10. A chance for a meaningful future.

Every course should have the potential to lead to greater things. Exceptional teachers take the time to develop students for the course they someday hope to take, even if that course is in another school.

How can you know what a student hopes to do someday? Ask.

Students will only care about your course after you first show you care about them. One of the best ways is to show that while you certainly have hopes for your school’s future, you also have hopes for your students’ futures.

 

Good advice, isn’t it?  Let me confess: these are not my words.

I owe this article to Jeff Haden, who published it in Inc. under the title of extraordinary bosses.  I just couldn’t pass the uncanny resemblance between being an awesome boss and being an awesome teacher. So, what I did was just to change words like boss, company, customer and employee to teacher, school and student.  With small adaptation it would fit well as a parenting advice, too. It made me think about the best places where I have worked and felt like a valued member of the team.

We have all this good knowledge about leadership (which resembles teaching much more than management does), and how to put it into practice.

Imagine how different education would look like if we treated our students like best companies treat their employees?

Or,

better yet,

if we treated students like valued customers??

 

Quality of learning, process vs. product

19 Jul

There are processes without defined products, play being probably the best example of it. Art and music don’t have a clear definitions of quality either, but we do recognize a masterpiece when we experience it. Learning works the same way. Each student has a unique learning experience, due to their diverse abilities and expectations, so the end result of learning must be open-ended, too. When students are forced into one definite learning outcome, i.e. product (think of 27 nearly identical pieces of “art work” on the classroom wall, copies of a model/template, provided by the teacher), something important of the learning quality is lost.

We already know how important play is for learning, as numerous studies show the positive effects of engaging in free play. One important part must be how play employs our creativity and curiosity. While guided play is sometimes important for concept development, it is necessary for anyone working with early childhood age students to be able to follow the child’s lead and verbally add new dimensions or elements to the play. Sitting the child down to perform a task an adult has planned has less effective learning components than enhancing the free play. Just because we will never create the same competence while  following the thinking of someone else, as we do while thinking  things through on  our own. Playing is the visual part of children’s thinking!  Helping students to engage with their own thoughts is a huge accomplishment.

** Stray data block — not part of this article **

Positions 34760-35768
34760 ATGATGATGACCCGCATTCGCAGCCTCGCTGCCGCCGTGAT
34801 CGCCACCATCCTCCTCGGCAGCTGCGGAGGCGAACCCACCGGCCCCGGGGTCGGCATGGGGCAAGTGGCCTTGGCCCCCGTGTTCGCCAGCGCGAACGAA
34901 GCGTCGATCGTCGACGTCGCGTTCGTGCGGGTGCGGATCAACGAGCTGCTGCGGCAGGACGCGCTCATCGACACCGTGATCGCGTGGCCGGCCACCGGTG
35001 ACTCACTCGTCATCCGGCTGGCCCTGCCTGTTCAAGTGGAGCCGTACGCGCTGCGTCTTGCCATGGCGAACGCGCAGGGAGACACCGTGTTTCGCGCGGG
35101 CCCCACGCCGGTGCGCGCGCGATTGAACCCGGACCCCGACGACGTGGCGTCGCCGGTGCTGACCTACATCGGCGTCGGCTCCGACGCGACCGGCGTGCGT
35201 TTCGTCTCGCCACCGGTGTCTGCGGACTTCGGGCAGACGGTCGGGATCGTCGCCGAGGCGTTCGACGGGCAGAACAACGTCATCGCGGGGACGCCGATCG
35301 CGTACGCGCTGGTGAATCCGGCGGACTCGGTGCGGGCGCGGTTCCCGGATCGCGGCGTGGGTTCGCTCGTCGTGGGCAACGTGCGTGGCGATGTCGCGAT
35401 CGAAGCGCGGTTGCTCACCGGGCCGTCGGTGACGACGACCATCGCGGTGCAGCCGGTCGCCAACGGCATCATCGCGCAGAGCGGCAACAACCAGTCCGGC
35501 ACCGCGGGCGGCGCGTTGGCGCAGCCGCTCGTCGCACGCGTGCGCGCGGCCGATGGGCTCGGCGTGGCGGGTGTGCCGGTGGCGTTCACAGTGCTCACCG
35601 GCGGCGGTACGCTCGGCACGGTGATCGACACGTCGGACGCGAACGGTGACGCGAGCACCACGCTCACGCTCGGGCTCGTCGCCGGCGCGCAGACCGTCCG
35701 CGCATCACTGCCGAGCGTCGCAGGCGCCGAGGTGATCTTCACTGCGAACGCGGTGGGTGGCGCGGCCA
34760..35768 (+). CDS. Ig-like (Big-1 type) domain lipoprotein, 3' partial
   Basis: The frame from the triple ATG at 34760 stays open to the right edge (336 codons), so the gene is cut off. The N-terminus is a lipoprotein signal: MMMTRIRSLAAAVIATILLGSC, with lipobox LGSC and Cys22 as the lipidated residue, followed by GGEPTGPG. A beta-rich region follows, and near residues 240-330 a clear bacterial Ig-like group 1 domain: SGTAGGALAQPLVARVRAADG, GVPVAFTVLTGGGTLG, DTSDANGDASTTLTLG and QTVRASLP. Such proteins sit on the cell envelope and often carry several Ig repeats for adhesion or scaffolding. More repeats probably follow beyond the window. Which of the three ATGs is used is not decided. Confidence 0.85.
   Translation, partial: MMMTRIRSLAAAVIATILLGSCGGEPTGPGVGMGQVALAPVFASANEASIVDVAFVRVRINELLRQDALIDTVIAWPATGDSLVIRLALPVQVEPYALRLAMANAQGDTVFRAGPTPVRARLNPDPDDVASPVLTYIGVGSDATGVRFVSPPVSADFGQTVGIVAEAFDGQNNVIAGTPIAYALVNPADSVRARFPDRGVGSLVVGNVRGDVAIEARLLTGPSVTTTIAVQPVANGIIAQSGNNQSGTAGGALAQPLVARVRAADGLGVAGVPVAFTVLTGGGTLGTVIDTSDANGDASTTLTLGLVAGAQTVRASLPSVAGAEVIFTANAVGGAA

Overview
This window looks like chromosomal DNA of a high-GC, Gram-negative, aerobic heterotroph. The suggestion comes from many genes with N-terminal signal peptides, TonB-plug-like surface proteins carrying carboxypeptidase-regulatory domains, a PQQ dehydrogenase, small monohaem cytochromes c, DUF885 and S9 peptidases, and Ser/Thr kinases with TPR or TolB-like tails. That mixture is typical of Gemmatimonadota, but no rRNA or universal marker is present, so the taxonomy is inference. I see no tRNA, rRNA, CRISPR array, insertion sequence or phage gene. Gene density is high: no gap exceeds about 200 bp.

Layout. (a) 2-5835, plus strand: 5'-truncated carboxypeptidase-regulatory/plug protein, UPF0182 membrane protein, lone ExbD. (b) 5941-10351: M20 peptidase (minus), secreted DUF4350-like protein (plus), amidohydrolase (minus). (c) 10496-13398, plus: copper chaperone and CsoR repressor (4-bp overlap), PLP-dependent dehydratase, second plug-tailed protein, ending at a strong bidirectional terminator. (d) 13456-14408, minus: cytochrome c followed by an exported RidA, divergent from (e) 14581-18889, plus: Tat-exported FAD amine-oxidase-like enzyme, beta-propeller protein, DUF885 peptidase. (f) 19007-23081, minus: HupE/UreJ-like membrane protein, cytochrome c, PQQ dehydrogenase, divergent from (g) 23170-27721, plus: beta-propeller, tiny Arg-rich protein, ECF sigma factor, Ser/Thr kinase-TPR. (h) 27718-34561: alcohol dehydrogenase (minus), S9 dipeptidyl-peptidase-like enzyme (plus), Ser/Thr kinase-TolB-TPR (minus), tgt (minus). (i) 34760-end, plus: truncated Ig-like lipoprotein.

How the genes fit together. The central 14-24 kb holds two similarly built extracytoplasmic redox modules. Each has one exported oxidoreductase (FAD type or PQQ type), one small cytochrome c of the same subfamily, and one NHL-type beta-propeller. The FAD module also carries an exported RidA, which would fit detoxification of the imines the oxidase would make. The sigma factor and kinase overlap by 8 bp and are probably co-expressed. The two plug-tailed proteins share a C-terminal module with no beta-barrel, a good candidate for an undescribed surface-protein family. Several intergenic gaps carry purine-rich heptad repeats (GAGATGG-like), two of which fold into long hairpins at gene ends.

There is also evidence about how social-emotional choices made during free play, like negotiating about taking turns, actually strengthen the same processes we need in scientific problem solving.  This makes me think how important it is to share our knowledge of learning and how it actually happens with students, so that they can be empowered to engage with their own learning process. Meaningfulness defines the quality of the play, as there is not an objective criteria for children how to conduct “good play”.  This is equally true with learning process, too, where meaningfulness perceived by the students drives their curiosity and engagement in class.

Measuring quality in education is hard, partly because there is not one universal definition what good quality learning looks like. People have different connotations about educational quality, and the cultural perceptions are also very diverse.  Learning, like play, is individual and very situational and contextual.

One way of approaching educational quality[1] is to see it as perfection of the learning process, where everybody involved is required to contribute to the quality of outcome, and can be held accountable for her/his own part. Isn’t this what we want for our students? For every student to be successful in their studies, and also have ownership over their achievements?

I bet every teacher knows about “teachable moments”, and those are the key components of a good quality learning process: to receive the information and inspiration at the right time, so that learning is perceived to be meaningful by the student. Learning quality in those moments is very high, due to engagement and ownership student experiences. These experiences are more likely to be saved in long term memory, because the ownership of learning process makes the transfer of learning to happen almost automatically.

In the classroom it looks pretty much as the following: We plan for optimal instruction, but students’ learning is something more than perfectly written, measurable performance objectives. Involving students in their own learning process helps them to become more accountable for their own learning. Teachers cater for students’ individual needs and preferences to make learning more meaningful for them.